“Lift Every Voice and Sing” Is the Official Black National Anthem — a Look at Its History

Elizabeth Randolph - Author

Feb. 9 2024, Updated 11:59 a.m. ET

 Andra Day speaks onstage during the Super Bowl LVIII Pregame & Apple Music Super Bowl LVIII Halftime Show Press Conference at the Mandalay Bay Convention Center on February 08, 2024 in Las Vegas, Nevada. (Photo by Jeff Kravitz/FilmMagic)
Source: Getty Images

Andra Day will perform "Life Every Voice and Sing" for Super Bowl LVIII

For centuries, music has helped bond communities during joyous and challenging times. One song, “Lift Every Voice and Sing,” has been a revered part of Black culture in times of protest, celebration, and even legislation. The selection became the official Black National Anthem in the 1900s, and many have upheld its title.

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The impact of “Lift Every Voice and Sing" spread worldwide, and many artists, from the late great Mahalia Jackson, to Beyoncé, to Alicia Keys, to Sheryl Lee Ralph, performed the song at separate events. Now, Grammy winner Andra Day will perform it at Super Bowl LVIII on Sunday, Feb. 11, 2024.

Ahead of Andra’s much-anticipated “Lift Every Voice and Sing” performance, let’s dive into the song’s history of how it became the Black National Anthem.

Sheryl Lee Ralph performs Lift Every Voice and Sing prior to Super Bowl LVII between the Kansas City Chiefs and Philadelphia Eagles at State Farm Stadium on February 12, 2023 in Glendale, Arizona. (Photo by Gregory Shamus/Getty Images)
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'Abbott Elementary' star Sheryl Lee Ralph performing "Lift Every Voice and Sing" at Super Bowl LVII in 2023

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“Lift Every Voice and Sing” was first considered the official NAACP song.

“Lift Every Voice and Sing” was created by poet, Broadway composer, and attorney James Weldon Johnson in 1900, per WGN. Initially, James wrote the song as a poem amid segregation, lynching, and other anti-Black attacks.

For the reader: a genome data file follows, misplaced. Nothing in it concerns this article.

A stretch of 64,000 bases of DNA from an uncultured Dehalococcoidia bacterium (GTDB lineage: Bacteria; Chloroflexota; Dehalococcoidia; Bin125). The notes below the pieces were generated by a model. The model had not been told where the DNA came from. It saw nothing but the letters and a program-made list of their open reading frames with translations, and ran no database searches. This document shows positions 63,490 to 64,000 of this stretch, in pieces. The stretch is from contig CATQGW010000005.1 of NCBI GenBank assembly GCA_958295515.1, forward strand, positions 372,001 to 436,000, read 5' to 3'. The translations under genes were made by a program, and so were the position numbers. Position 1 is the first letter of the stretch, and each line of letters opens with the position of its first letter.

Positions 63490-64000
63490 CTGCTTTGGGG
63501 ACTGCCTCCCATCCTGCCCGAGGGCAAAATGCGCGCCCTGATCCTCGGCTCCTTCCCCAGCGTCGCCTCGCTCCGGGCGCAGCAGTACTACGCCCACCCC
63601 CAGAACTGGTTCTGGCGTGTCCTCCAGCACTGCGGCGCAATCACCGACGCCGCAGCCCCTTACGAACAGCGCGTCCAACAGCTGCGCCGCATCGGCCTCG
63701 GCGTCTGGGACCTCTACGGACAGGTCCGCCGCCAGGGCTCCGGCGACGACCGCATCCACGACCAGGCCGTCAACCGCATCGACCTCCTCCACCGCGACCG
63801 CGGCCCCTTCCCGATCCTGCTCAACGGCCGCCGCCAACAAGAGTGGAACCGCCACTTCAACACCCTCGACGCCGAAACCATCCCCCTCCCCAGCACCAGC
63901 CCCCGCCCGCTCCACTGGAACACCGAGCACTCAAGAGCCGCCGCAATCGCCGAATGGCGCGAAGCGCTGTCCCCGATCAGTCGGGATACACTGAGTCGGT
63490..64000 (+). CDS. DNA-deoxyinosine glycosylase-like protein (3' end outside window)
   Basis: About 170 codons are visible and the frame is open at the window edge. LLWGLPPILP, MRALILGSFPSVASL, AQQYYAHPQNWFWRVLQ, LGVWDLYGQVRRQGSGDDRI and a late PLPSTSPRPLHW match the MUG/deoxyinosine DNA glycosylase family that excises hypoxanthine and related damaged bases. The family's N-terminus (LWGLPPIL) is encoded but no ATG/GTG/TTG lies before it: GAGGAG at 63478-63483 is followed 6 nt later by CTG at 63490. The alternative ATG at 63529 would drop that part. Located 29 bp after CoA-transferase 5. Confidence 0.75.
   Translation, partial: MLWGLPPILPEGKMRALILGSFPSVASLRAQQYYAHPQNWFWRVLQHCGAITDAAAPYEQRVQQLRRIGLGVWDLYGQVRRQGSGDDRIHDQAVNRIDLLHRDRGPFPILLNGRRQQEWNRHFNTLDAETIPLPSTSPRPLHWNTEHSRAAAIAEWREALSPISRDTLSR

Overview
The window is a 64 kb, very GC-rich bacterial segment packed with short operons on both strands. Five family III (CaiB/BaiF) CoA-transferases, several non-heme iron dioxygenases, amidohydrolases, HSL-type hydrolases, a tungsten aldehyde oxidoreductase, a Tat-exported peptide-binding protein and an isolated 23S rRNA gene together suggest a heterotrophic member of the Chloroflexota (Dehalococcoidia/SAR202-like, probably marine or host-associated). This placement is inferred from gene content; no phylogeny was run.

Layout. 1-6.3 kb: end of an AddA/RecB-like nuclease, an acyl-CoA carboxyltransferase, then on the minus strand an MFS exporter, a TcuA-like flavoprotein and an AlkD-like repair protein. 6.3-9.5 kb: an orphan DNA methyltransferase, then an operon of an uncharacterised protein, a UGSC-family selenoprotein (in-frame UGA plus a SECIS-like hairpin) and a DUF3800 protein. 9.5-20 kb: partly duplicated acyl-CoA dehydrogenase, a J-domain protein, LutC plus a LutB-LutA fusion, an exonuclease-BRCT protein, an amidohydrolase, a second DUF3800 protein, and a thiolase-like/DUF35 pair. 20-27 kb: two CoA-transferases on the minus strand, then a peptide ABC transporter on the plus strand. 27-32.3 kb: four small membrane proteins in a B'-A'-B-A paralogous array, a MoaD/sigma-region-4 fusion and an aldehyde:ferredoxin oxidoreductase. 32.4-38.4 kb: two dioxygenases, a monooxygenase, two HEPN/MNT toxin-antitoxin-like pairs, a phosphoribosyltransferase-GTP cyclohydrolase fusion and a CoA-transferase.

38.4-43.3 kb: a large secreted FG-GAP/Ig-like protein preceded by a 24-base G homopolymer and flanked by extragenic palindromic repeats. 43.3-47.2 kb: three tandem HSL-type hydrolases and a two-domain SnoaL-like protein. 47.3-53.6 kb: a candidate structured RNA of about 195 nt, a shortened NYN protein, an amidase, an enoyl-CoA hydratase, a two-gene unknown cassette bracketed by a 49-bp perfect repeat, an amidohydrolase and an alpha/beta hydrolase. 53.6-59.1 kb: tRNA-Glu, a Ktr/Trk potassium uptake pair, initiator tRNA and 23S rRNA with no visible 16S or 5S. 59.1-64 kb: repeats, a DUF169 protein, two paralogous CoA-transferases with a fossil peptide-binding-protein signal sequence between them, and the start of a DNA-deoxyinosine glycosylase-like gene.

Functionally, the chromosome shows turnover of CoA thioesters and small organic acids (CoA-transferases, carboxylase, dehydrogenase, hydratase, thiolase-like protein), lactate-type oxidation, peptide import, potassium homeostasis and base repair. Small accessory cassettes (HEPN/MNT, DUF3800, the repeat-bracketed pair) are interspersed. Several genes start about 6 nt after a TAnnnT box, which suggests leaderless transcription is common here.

“Lift every voice and sing, ’til earth and heaven ring, ring with the harmonies of Liberty,” the lyrics begin, continuing with, “Let our rejoicing rise, high as the listening skies, let it resound loud as the rolling sea.”

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James’s poem was later developed into a song by his brother, Rosamond. The brothers brought together a choir of 500 children to perform it at the segregated school where James worked as a principal, Stanton School, in Jacksonville, Fla.

The song’s impact became more apparent during the civil rights movement and the beginning of the National Association of Advancement of Colored People (NAACP).

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In 1917, the NAACP made “Lift Every Voice and Sing” its official song and began referring to it as the “Negro National Anthem,” which was later changed to the Black National Anthem. The NAACP’s website said the song was also “prominently used as a rallying cry during the civil rights movement of the 1950s and 1960s.”

A photo of protestors in Birmingham, Ala., in the 1950s.
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A photo of protestors in Birmingham, Ala., in the 1950s

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Andra Day said it's an "honor" to perform "Lift Every Voice and Sing" at Super Bowl LVIII.

Over the years, “Lift Every Voice and Sing” has made its rounds in mainstream media. In 2019, Amanda Seales had her crowd sing along to the song at her HBO standup special, I Be Knowin'. The hymn is also referenced in Black pop culture often.

In 2021, Alicia Keys sang the song in a pre-recorded clip for Super Bowl LV. The following year, Mary Mary sang the song outside of the stadium for Super Bowl LVI. And in 2023, Sheryl Lee Ralph's performance of the song during Super Bowl LVII made history, as it was the first time the song had been sung within the stadium.

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Now, singer-songwriter and actress Andra Day will follow in her peers’ footsteps by performing “Lift Every Voice and Sing” during football’s biggest night in 2024.

FEBRUARY 03: Andra Day attends the Pre-GRAMMY Gala & GRAMMY Salute to Industry Icons Honoring Jon Platt at The Beverly Hilton on February 03, 2024 in Los Angeles, California. (Photo by Leon Bennett/Getty Images for The Recording Academy)
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Andra Day at a pre-Grammy gala on Feb. 3, 2024

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“More than anything, it’s an honor. It’s exciting,” Andra told a press conference on Feb. 8, 2024. “And it feels intentional. I like to do things with intention and with purpose.”

Though she admitted to being nervous, she explained: "It’s a hymn of triumph, and that’s what I want people to encounter when I sing this song. I want them to know that we have victory and we have peace already … It feels like there’s an honor."

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